The merger applies to ex-Soviet Russia, Azerbaijan, Belarus and Kazakhstan, and will also cover Armenia and Georgia.
"Uber and Yandex have entered into an agreement to form a new company," the head of Uber's operations in Europe, the Middle East and Africa, Pierre-Dimitri Gore-Coty, said in a statement, calling it "an exciting opportunity in a unique situation."
The merger applies to ex-Soviet Russia, Azerbaijan, Belarus and Kazakhstan, and will also cover Armenia and Georgia, where Uber does not currently operate -- in total covering 127 cities, he said.
The move follows the sale by Uber of its China business in 2016 following a ferocious battle for market share.
The company's chief executive Travis Kalanick resigned in June under pressure from investors over a corporate culture rife with bullying and sexism.
Uber launched in Russia three and a half years ago. Yandex started its taxi app in 2011 and controlled more than half of the market in 2016.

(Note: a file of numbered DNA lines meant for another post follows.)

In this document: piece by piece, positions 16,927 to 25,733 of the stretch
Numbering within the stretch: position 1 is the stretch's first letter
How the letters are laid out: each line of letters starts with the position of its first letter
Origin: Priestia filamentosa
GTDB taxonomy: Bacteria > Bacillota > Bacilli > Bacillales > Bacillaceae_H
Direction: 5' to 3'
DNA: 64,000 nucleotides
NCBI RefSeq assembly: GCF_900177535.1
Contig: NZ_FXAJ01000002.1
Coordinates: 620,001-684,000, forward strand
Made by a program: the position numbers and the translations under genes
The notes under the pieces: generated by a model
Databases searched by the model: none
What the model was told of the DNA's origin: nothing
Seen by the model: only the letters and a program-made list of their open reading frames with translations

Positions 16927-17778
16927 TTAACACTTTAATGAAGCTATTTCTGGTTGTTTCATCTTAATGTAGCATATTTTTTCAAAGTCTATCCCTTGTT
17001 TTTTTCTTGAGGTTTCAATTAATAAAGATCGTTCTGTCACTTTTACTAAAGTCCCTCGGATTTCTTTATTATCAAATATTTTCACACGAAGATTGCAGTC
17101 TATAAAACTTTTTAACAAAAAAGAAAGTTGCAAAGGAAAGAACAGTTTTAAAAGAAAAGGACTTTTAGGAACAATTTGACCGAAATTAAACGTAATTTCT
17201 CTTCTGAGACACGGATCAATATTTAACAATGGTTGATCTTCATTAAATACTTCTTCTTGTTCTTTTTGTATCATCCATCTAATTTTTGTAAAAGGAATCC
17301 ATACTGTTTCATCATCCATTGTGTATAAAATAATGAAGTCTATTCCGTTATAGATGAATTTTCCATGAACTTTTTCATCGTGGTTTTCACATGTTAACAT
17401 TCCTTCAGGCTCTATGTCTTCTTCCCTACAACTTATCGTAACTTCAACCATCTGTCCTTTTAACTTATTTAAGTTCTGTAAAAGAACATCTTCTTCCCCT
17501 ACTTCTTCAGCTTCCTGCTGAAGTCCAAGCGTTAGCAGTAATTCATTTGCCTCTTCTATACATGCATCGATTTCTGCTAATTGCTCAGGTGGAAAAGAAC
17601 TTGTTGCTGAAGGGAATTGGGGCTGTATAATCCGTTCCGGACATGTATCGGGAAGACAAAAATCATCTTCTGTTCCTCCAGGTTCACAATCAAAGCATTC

Yandex.Taxi's general director Tigran Khudaverdyan said in a statement that the joint venture would provide 35 million taxi journeys per month.
He said the aim was to "create a platform that will be comparable in terms of comfort and accessibility with having your own car."
Yandex said the joint company was worth $3.725 billion. It said it was investing $100 million into the venture, with a 59.3 percent stake.
Uber said its investment is $225 million dollars and its 36.6 percent stake will be worth almost $1.4 billion. The remaining stake will be held by employees.
The companies said that passengers could continue to use the separate apps, while drivers will work using a single platform.
The combined venture will also include Uber's EATS online meal delivery business.
The third major player in the Russian marketplace is Gett, launched in Israel in 2011, which covers more than 70 Russian cities.